Food and Behaviour Research

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The imperative of arachidonic acid in human reproduction

Crawford M, Sinclair A, Hall B, Ogundipe E, Wang Y, Bitsanis D, Djahanbakhch O, Harbige L, Golfetto I, Moodley T, Hassam A, Sassine A, Johnson M (2023) Progress in Lipid Research Feb 4;101222 doi: 10.1016/j.plipres.2023.101222 

Web URL: Read this article on PubMed


We are presenting new evidence on essential fatty acids (EFA) in prenatal human development.

We have demonstrated, for the first time, the detailed process of active selection of some fatty acids by the placenta (biomagnification) and rejection of others (bioreduction) and how this strategy is of supreme importance for understanding of the biology of human reproduction.

The biomagnification process by the placenta is dominated by arachidonic acid (ArA) and its allies: di-homo-gamma-linolenic acid (DGLA), adrenic acid and ω6 docosapentaenoic acid. Stearic acid is similarly bio-magnified which is likely to provide for the sn-1 position in membrane synthesis.

In contrast there is a bioreduction of oleic, linoleic and all ω3 precursors for docosahexaenoic acid (DHA), including eicosapentaenoic acid (EPA). Although DHA is biomagnified, the amplification from mother to fetus is small compared to ArA.

We report on the dominant compartmentalisation of ArA from mother to fetal plasma, cell membranes of red cells, mono-nuclear cells, endothelium and the placenta.

We conclude that ArA and its allies, play a paramount role in the development of the products of conception. It is plausible that inadequate provision of ArA may be relevant to the neuro-vascular complications of prematurity and neurodevelopmental disorders associated with premature birth.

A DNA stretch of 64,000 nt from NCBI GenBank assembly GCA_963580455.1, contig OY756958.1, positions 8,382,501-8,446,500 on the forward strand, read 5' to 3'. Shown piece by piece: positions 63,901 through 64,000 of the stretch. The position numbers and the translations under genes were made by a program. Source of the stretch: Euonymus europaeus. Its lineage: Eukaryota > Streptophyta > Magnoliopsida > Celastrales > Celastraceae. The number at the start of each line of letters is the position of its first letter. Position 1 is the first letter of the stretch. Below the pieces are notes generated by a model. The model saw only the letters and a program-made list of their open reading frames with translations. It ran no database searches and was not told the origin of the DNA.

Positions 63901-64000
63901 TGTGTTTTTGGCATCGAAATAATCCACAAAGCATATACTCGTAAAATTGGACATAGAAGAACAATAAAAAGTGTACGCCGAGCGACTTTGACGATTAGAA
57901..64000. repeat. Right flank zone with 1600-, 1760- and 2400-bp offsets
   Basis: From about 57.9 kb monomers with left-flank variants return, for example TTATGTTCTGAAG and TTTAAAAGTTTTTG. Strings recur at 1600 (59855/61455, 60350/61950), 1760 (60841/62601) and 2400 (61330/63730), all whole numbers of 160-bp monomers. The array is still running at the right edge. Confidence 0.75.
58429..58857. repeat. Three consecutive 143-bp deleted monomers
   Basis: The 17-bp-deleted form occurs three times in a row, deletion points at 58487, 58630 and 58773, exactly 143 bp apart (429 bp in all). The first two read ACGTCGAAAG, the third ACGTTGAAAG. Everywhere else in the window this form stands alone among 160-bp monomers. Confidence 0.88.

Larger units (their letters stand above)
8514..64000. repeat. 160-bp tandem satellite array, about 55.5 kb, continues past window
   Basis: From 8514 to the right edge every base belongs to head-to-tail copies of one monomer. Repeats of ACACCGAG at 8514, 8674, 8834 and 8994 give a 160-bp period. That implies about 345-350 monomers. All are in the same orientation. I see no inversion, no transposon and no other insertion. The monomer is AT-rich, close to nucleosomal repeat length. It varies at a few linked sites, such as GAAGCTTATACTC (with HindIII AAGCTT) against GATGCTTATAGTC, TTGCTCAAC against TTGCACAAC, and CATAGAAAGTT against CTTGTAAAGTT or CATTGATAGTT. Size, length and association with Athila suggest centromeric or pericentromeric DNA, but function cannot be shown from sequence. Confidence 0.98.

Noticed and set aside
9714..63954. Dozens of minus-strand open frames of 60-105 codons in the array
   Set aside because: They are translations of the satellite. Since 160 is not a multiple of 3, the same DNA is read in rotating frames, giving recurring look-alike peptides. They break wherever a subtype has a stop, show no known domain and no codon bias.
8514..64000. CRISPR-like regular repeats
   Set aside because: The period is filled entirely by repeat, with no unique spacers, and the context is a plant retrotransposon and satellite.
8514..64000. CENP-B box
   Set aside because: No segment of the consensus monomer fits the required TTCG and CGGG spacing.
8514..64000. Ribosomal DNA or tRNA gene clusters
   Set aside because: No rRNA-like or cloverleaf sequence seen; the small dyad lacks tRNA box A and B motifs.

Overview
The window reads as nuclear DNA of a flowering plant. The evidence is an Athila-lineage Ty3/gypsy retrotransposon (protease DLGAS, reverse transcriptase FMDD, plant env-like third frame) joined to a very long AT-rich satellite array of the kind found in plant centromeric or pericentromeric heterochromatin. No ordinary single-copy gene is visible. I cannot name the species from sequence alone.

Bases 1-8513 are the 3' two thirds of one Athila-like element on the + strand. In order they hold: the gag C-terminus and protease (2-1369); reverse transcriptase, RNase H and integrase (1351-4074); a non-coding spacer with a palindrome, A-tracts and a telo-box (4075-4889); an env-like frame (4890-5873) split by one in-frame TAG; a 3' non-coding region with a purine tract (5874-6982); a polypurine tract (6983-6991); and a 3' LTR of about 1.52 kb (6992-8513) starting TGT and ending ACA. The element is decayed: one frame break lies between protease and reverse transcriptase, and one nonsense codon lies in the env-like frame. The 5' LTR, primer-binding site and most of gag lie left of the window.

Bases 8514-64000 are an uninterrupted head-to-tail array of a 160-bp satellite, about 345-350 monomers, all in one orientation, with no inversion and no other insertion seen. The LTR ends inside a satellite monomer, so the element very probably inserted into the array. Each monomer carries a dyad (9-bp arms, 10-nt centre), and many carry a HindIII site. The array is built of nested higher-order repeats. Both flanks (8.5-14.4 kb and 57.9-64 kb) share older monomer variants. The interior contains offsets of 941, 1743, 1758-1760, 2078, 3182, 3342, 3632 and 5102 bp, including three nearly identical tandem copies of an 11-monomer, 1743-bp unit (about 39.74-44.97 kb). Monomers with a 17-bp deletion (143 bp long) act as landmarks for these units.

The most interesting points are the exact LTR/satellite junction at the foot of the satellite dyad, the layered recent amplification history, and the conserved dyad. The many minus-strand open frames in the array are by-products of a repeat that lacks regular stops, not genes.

We present evidence of ArA's universal role from an identical arachidonic acid-based strategy observed in contrasting cultures. The dominance of ArA in the prenatal and in post-natal nutritional provision by human milk makes a compelling case for re-evaluation of its role, especially in reproductive biology.


This new review summarises a wealth of data illustrating the critical importance of the Omega-6 fat, Arachidonic Acid (known as AA or ArA) in human fertility and reproduction. 

As the authors emphasise, a relative lack of this key fatty acid may underlie some of the most serious complications of prematurity, including neurovascular problems and neurodevelopmental conditions that have lifelong implications. See:

The Omega-3 and Omega-6 polyunsaturated fatty acids (PUFA) are both dietary essentials - like vitamins and minerals - although it is the longer-chain forms of each that are biologically essential, particularly Omega-3 DHA and EPA (found in fish and seafood); Omega-6 AA (found in meat, fish, eggs & dairy products), and Omega-6 DGLA (found in human milk).